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The Latin Wikipedia article about spelt mentions two ancient Latin names for spelt: spelta and scandala. I have found spelta used in more recent Latin, but nothing ancient. I have never seen scandala — apart from being the plural of scandalum. I presume there is nothing scandalous about spelt, so these words should be unrelated. My dictionaries recognize neither spelta nor scandala.

Which words were used for spelt in antiquity? In other words, is Vicipaedia correct? If you can give a word, please indicate if it was reconstructed or actually attested. For attested words I would like to see use examples.

Spelt is old enough to have an ancient name, but this is no proof that such a name must exist. It may be that it was not given a separate name if it was considered merely a type of wheat.

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I find Vicipædia fairly untrustworthy as a rule. Scandala does not occur in Lewis & Short; perhaps the author(s) of the Vicipædia article are thinking of secāle, which is used in Pliny of black spelt (though I don't know what the difference is between spelt and black spelt, and some apparently think secāle refers to rye).

Spelta is part of the Linnaean name for spelt, Triticum spelta. According to Lewis & Short, spelta is used in Rhemnius Fanninus and Hieronymus, two fifth-century-A.D. authors, to mean "spelt."

However, Lewis & Short also offer several other options:

ador, oris and ōris, n. cf. 1. edo, ἔδομαι, Engl. to eat, Goth. ita, Sanscr. admi; and Ang.-Sax. ata = Engl. oat, and Sanscr. annam (for adnam) = food, corn, a kind of grain, spelt, Triticum spelta, Linn. (acc. to Paul. ex Fest.: Ador farris genus, edor quondam appellatum ab edendo, vel quod aduratur, ut fiat tostum, unde in sacrificio mola salsa officitur, p. 3 Mull.: Ador frumenti genus, quod epulis et immolationibus sacris pium putatur, unde et adorare, propitiare religiones, potest dictum videri, Non. 52, 20): cum pater ipse domus palea porrectus in horna Esset ador loliumque, Hor. S. 2, 6, 89: adoris de polline, Aus. Mon. de Cibis, p. 238; Gannius ap. Prisc. p. 700: satos adoris stravisse, id. ib.: ardor adōris, id. ib. (Ador is often indeclinable, acc. to Prisc. p. 785, 100 P.)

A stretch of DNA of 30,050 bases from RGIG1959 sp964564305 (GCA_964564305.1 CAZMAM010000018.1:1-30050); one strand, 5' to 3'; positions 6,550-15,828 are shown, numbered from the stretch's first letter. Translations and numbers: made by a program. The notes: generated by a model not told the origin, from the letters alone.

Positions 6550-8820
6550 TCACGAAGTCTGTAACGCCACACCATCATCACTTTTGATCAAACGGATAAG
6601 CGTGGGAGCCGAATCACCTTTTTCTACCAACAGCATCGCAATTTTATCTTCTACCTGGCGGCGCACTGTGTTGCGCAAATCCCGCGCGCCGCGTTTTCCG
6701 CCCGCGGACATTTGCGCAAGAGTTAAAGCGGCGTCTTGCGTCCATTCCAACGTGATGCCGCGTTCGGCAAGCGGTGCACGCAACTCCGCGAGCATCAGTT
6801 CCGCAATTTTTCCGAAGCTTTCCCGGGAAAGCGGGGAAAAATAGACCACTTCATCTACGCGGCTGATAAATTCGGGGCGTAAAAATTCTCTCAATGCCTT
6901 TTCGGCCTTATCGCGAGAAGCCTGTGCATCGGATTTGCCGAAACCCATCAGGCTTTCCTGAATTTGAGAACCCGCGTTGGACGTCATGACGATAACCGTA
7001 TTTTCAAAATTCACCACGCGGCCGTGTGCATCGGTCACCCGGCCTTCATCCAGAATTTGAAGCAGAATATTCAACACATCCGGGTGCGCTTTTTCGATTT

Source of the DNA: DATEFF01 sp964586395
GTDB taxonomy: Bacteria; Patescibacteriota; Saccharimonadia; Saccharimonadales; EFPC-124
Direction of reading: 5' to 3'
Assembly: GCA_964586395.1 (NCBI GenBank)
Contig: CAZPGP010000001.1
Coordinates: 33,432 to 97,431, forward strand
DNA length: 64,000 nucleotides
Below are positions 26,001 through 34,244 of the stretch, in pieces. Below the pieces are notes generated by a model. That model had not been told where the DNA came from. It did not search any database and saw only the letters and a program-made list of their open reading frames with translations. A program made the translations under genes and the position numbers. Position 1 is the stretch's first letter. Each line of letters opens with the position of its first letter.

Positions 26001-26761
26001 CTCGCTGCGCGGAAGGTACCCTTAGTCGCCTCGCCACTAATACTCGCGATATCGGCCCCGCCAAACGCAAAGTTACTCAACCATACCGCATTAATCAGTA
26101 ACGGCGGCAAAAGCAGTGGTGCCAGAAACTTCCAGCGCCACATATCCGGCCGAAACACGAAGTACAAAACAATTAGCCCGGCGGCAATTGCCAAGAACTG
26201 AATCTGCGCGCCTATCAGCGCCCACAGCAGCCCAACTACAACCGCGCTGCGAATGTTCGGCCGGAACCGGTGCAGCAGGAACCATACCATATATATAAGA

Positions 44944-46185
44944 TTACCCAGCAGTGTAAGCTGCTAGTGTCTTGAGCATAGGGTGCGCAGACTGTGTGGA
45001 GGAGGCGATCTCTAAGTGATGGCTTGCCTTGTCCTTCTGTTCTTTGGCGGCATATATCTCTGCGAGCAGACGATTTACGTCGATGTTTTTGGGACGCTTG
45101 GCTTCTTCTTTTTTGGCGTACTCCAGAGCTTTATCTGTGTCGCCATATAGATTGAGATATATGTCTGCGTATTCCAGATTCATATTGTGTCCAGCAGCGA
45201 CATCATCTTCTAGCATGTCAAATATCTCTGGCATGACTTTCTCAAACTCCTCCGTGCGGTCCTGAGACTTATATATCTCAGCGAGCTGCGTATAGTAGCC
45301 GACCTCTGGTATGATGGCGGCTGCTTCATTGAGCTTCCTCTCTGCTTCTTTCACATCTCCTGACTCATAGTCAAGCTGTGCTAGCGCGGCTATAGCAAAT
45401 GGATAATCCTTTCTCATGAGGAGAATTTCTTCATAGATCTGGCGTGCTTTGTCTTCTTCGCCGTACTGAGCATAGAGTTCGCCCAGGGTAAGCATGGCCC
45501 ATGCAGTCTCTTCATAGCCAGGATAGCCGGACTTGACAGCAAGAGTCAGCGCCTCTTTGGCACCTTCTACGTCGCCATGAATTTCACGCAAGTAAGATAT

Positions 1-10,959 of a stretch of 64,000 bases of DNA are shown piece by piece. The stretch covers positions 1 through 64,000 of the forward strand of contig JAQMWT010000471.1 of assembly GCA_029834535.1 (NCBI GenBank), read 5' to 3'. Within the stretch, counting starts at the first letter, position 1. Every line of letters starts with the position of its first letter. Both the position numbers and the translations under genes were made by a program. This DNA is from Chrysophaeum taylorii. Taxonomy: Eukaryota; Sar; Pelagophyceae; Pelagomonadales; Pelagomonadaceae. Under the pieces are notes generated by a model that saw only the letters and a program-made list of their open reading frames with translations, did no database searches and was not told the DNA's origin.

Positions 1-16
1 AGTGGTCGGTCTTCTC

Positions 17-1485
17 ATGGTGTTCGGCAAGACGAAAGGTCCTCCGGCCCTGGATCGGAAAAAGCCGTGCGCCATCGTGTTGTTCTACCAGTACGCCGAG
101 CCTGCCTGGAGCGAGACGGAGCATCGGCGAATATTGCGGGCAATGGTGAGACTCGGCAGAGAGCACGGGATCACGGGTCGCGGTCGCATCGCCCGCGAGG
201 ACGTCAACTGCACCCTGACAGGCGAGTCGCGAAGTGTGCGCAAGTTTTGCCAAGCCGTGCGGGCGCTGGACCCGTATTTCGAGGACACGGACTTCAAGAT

and

far farris, n. 1 FER-, a sort of grain, spelt (roasted and ground), L.

—Corn, grain: flava farra, V.

—Coarse meal, grits: olus ac far, H.: Mollivit Penates Farre pio, sacrificial meal, H., V., Tb.: torrida cum micā farra, O.

—Bread: non sine farre, H.: una Farris libra, H.: caninum, coarse bread for dogs, Iu.

being the most well supported. (Alica, mola, sēmen, and zēa also have "spelt" as possible definitions in L&S, but they seem to have come to refer to spelt, if in fact they do, more by metonymy than by actual definition. Not that that makes it any less a word for spelt, but the citations don't seem particularly convincing or numerous.)

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    Regarding "farris," in modern Italian, "farro grande" is spelt. – eipi10 May 1 '16 at 15:42
  • Hunh—I thought it was just farro. Shows you what I know! (Though of course farina is "flour*, so I wonder whether etymologically at some point they were just like, oh, let's just call all grains "far-something" and be done with it. – Joel Derfner May 1 '16 at 15:47
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    It usually is just called farro in the U.S., but "farro" can be any one of three related grains: einkorn, emmer, or spelt, which are, respectively, known as farro piccolo, medio, and grande, in Italian (though I don't know if Italians typically make the distinction either). – eipi10 May 1 '16 at 15:54
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    I think far is the best: 'farris seges' occurs in Livy, so it's not just 'corn' – Tim Lymington supports Monica May 1 '16 at 20:33
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    Do you know if the macron in the transcription of far is supposed to indicate a long vowel, or just a heavy syllable with a short vowel? Wiktionary gives a transcription and etymology that suggests to me that the vowel was short by nature, and only long by position. – Asteroides May 2 '16 at 0:36

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